Laboratory Testing For Finished Products Finished Goods test samples are collected by an authorized laboratory staff form the retention sample room after signing the Test and Retention Sample log book and distributed to the appropriate teams and placed in the designated team sample drawers Stability Protocols Stability Master plan is a plan issued by the management tem that details the stability studies required to maintain compliance with regulatory and GMP obligations and commitment, assigns each study to a specific Commercial Stability Site, and monitors the progress of the studies to completion.
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Stability Trial Testing Stability trial program is grouped into three (3) types: Annual maintenance Stability New product Stability Special studies (Trials)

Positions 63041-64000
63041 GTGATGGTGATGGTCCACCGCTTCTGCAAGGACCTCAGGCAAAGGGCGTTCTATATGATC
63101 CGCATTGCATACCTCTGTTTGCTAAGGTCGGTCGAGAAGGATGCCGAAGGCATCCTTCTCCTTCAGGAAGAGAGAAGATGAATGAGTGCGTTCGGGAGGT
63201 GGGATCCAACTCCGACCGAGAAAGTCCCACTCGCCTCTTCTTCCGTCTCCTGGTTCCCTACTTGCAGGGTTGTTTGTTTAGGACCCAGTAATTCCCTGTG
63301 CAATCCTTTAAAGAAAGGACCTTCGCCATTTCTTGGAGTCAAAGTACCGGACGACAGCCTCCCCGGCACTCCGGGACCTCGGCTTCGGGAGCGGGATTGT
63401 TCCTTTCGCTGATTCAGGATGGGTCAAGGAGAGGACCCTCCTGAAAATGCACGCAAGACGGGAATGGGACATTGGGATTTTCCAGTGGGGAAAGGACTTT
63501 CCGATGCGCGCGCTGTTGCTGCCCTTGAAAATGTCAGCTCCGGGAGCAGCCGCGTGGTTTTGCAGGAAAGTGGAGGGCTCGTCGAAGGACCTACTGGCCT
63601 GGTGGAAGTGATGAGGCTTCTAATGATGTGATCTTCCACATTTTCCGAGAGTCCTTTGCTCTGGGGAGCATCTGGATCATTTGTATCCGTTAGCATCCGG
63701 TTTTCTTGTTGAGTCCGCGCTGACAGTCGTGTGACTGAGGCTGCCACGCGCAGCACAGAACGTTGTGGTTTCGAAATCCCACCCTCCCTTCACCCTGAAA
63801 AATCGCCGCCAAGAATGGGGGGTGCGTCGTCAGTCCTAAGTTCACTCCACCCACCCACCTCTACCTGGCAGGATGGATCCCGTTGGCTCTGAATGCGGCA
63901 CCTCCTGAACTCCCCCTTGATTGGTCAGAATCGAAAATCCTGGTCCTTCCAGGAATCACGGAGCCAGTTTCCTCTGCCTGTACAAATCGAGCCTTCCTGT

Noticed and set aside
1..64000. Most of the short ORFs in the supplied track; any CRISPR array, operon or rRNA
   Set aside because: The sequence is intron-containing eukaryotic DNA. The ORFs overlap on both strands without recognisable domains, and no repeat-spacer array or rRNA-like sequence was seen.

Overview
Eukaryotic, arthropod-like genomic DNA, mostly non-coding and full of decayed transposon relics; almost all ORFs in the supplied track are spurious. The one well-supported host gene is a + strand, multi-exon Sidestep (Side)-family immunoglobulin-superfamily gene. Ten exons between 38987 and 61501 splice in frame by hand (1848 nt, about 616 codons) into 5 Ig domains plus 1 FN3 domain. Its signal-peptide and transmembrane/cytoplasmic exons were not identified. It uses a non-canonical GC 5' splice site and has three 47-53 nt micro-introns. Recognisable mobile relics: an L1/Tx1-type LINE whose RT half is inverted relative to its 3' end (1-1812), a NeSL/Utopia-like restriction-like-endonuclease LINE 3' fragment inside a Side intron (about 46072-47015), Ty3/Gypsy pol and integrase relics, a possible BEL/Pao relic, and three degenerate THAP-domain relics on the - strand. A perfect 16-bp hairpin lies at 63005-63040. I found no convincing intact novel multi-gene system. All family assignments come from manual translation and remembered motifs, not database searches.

Preparation of Disinfactant Solution in the Lab The following safe working procedures should be observed: IPA is a FLAMMABLE liquid. Personnel using IPA for cleaning must wear Safety glasses and Sterile Gloves. Personnel preparing IPA must wear a full facemask. Special care is to be taken when handling the new 20L drum of IPA. Use the lifter provided for lifting and moving the heavy drums. Do NOT open IPA near electric devices/motors or other sources of ignition. Do NOT rinse the inside of any vessels to be used for 70% IPA with HOT water. Only use 70% IPA or WFI.